Opinion: In a previous article I concluded by saying, “TECT needs to explain to its consumers why, or if it is prudent for its consumers, to continue to hold shares in TrustPower, whether its consumers are getting fair value from TrustPower, and why TECT should continue to exist”. TECT has not responded, so I have decided to investigate myself.
The Players Are:
Trust Power: its shareholders profit through often tax-free appreciation of the value of their shares when sold, and from dividends, a share of the Trust Power’s annual profits paid out to shareholders.
TECT: it holds 27% of the shares in Trust Power and income derived from these shares is used to provide benefits to those who buy their power from Trust Power (approximately 56,000) who reside in the Tauranga City and the Western Bay of Plenty district. 78% is paid directly to TECT consumers, and the remainder is paid to a number of community organisations selected by TECT Trustees.
Infratil: it holds a controlling 51% of the shares in TrustPower
How the Market Works
The electricity market was de-regulated by Government many years ago with the goal of bringing competition to the retail sale of electricity by power distribution companies, who in turn buy that power from power generation companies.
The electricity is transported from the generating companies to local sub stations by Transpower, a state-owned enterprise, and from there to the consumer by a local lines company such as PowerCo. Irrespective of where the consumer is located, he or she can purchase electricity from most any of the electricity retailers who appear to compete vigorously for market share.
Only consumers who live in Tauranga City or Western Bay of Plenty, who purchase their electricity from Trust Power receive an annual cheque from TECT which represents their share of TrustPower profits received by TECT. 22% of these profits are paid to local charities identified by TECT Trustees, the remaining profits are distributed each year to these consumers in a cheque, referred to as ‘the TECT cheque’, prior to Christmas each year.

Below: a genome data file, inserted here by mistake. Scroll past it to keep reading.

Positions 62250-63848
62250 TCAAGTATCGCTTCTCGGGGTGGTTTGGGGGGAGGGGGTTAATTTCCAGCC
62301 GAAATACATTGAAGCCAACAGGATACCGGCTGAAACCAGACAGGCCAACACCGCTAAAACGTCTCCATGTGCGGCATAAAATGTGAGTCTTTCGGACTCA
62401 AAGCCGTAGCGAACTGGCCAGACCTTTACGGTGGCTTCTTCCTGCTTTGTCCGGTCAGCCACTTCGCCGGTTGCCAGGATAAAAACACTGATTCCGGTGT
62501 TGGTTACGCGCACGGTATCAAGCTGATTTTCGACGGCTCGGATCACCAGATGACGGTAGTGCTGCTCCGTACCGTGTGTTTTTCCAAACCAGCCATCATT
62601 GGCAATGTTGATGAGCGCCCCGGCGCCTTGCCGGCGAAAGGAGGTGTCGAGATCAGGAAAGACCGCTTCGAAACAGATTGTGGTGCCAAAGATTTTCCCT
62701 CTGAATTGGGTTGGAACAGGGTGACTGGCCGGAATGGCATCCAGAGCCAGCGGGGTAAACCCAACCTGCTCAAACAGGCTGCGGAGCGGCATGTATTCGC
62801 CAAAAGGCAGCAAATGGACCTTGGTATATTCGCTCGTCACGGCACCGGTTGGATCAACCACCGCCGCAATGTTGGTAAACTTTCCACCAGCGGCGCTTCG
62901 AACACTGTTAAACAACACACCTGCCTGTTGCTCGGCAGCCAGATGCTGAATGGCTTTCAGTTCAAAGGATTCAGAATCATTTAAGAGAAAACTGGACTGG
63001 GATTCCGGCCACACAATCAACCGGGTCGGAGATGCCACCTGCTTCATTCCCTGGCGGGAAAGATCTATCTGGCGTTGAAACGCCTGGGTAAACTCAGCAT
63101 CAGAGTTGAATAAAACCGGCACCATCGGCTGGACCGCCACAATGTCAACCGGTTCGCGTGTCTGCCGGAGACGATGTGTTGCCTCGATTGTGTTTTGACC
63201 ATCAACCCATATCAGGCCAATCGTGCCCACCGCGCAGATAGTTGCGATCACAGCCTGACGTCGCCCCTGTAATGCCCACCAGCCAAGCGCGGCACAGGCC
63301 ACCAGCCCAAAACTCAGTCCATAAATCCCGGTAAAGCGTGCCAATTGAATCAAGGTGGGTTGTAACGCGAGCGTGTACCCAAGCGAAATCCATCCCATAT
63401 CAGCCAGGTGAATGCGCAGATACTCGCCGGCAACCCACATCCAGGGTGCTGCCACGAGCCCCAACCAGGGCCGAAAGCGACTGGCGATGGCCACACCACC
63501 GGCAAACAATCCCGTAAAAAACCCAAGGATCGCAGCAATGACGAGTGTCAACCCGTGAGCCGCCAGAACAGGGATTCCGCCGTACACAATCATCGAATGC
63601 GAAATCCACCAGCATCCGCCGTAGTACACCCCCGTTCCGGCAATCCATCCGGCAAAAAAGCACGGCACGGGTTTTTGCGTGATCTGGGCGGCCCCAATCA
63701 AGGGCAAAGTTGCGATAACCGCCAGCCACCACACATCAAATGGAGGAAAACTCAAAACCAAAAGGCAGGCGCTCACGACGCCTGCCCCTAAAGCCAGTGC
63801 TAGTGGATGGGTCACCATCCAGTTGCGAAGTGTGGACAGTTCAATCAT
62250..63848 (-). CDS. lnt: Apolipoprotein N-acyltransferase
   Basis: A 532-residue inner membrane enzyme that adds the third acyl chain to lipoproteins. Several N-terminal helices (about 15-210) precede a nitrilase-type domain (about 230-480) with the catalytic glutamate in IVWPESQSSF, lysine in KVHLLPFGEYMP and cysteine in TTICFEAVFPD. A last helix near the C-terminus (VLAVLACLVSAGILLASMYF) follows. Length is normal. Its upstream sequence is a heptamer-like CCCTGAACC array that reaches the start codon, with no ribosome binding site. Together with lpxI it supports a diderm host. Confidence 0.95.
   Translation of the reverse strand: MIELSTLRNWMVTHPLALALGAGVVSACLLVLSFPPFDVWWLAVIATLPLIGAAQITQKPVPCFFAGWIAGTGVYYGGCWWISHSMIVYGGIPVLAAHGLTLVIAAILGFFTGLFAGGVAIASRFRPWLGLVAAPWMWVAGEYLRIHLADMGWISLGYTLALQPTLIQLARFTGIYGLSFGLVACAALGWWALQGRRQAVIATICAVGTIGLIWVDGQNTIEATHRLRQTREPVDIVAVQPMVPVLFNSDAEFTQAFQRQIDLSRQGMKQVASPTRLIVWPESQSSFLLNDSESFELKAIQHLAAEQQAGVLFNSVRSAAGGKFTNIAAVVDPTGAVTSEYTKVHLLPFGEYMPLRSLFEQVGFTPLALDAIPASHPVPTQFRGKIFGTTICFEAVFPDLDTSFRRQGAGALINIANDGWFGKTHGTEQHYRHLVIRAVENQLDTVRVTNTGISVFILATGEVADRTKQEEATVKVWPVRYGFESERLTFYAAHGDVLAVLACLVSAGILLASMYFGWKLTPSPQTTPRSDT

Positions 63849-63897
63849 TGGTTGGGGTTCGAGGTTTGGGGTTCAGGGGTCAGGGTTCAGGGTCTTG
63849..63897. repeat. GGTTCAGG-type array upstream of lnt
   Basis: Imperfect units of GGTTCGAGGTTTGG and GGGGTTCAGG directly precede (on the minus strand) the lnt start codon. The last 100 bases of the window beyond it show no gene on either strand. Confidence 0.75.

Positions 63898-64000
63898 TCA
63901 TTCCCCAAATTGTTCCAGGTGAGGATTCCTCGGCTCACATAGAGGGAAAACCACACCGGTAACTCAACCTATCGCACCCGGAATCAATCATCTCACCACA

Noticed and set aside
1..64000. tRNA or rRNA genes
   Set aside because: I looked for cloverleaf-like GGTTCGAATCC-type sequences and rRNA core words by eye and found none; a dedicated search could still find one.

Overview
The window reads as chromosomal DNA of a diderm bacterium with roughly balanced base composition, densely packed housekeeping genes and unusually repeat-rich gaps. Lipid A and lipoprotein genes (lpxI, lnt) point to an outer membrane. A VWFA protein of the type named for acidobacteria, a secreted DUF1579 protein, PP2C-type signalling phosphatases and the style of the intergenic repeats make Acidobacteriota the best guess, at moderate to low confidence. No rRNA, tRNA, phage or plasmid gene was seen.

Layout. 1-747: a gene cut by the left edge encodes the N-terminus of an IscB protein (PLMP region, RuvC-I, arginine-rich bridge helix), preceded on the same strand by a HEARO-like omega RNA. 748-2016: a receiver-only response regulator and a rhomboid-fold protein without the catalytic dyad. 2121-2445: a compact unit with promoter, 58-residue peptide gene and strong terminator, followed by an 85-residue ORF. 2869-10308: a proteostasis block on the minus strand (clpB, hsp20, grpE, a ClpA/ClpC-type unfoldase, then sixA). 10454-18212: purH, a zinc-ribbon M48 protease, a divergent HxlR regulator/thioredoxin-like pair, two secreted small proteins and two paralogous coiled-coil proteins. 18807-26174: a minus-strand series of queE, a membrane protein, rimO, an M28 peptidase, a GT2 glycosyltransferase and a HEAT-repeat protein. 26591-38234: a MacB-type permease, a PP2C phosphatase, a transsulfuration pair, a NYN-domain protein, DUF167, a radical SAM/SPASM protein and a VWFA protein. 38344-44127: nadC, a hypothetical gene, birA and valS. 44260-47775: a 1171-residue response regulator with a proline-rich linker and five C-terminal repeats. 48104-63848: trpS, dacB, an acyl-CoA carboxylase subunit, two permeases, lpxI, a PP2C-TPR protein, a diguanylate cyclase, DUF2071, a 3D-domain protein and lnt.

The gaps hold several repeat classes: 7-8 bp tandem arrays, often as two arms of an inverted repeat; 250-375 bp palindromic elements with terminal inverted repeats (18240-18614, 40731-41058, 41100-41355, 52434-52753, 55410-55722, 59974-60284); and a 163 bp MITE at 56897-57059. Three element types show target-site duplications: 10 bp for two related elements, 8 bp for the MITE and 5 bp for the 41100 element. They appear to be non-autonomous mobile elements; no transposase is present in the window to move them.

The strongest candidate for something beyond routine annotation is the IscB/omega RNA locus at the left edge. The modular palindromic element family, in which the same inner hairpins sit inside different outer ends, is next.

In a complex and changing market Consumer NZ has created an online tool to allow consumers to compare the cost of their electricity requirements from the full range of providers.
This tool can be seen at www.powerswitch.org.nz PowerSwitch requires your address, asks a number of questions about your insulation, methods of heating, number of people in the home, whether it is occupied during the day, and details of your previous power accounts.
From this information PowerSwitch advises what your power would cost each year, from each of the different providers.
My Own Situation
I live with my wife in an insulated house with two heat pumps and a Kent fire for heating. Our current provider is Mercury Energy.
My PowerSwitch report from Consumer NZ has informed me that if I switched to Electric Kiwi as my provider I would save $560 per annum. But if I switched to TrustPower and signed a 3-year contract, my annual power cost would increase by $915 per annum. In my situation, buying power from Trust Power on a 3 year contract would cost us $1,475 more than purchasing the same electricity from ElectricKiwi.
Is purchasing power from TrustPower to get a TECT cheque the same as the Chrisco Christmas Hamper Club?
Pricing Differential Outside BOP
I then entered addresses in other centres in the PowerSwitch tool and discovered that Trust Power electricity rates appear to be higher in Tauranga City and Western Bay of Plenty than anywhere else in New Zealand. In Tauranga, TrustPower charge 25.36c per unit, however in Auckland TrustPower charge just 19.99c per unit, a power cost saving of 21% for Aucklanders who are not eligible for the TECT cheque. It is also cheaper in Hamilton and Wellington.
Does Trust Power think that BOP electricity consumers will continue to pay this additional cost just to get their TECT cheque?
If TrustPower is making greater profits from Tauranga consumers who are paying a higher unit price for their electricity in order to receive a rebate or profit distribution through the TECT cheque, it should be noted that TECT cheques arise from just TECT’s 28% shareholding.
Where does the other 78% of this additional profit get paid out? Bay Waka passed this opinion piece to TECT for comment before publishing, and TECT expressed no concern about these comments and did not wish to make any further comment at the time.
By Peter McArthur
“I write for Bay Waka to help explain the fine print.”